Hunter Hamilton- finance and accounting staffing and recruiting
Finance + Accounting Recruiters
BEYOND NUMBERS.

Multi-genToday’s workforce includes the Baby Boomer generation, Generation X, Generation Y (aka, Millennials), and Generation Z (the second half of the Millennials). Each generation has its own quirks, work styles, and values. In order to effectively lead this mix, it’s important to understand the differences.

Managing multi-generations is an art, but not an exact science. What can leaders do to increase employee engagement?Generations

Recognize achievement. A one-size-fits-all recognition program will fail no matter who – or what generation – you are managing. Strive to understand what motivates generational groups and individuals, and then adjust your approach. For example, Boomers appreciate recognition of their experience, while Millennials value new opportunities for personal growth and development.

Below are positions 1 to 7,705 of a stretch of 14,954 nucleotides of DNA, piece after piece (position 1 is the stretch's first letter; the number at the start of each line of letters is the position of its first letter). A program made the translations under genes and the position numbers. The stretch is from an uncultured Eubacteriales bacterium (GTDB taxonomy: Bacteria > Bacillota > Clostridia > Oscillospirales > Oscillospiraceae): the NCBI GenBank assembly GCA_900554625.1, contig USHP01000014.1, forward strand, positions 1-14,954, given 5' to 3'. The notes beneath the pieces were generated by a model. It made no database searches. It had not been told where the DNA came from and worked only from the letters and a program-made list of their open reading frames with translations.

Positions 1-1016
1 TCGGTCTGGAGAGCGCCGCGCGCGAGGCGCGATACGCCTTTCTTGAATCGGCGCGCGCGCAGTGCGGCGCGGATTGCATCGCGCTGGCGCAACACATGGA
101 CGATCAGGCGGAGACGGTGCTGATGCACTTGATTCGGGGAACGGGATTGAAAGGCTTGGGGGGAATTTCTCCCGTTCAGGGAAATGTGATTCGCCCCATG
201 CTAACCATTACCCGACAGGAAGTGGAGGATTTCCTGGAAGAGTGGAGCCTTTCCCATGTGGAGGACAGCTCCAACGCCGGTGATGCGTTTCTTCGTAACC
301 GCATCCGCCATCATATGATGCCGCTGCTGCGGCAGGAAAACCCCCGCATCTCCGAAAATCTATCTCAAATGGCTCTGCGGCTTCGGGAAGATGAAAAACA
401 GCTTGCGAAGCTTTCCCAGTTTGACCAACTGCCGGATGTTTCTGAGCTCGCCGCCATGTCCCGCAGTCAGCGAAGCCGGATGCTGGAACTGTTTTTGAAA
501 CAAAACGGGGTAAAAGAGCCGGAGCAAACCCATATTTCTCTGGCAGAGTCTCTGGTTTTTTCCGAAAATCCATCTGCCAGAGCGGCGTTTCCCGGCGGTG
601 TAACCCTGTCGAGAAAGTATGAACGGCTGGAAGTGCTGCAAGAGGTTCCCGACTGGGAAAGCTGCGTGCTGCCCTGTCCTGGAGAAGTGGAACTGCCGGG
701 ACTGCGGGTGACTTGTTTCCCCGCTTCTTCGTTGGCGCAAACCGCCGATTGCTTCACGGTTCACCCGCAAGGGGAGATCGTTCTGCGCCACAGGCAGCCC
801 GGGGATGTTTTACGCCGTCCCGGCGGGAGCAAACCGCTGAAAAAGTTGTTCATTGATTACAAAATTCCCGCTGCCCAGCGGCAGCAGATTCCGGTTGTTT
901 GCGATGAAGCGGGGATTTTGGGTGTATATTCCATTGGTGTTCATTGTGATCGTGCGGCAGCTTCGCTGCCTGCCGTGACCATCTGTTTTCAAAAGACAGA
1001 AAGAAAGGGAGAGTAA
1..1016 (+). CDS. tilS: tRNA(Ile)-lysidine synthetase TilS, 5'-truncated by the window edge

Share ideas. Make it clear that you expect two-way teaching and learning. Everyone wants to feel included and respected. For example, when working to solve a problem, Boomers can share their experience while Millennials offer a tech-driven perspective.

Collaborate. Make sure employees feel valued; there’s a place for everyone. The work ethic of Boomers can inspire all employees to do their best work. The independence and drive of Gen X can motivate your teams to be self-starters. Millennials’ need for meaningful work can open new doors to make a difference within the organization and community.

The challenge for employers is to demonstrate an understanding of what’s important to each generation and a sensitivity to what makes them happy. This will help companies shape a culture that meets the needs of all generations and capitalizes on their strengths. The result: improved productivity and success for both employees and the organization.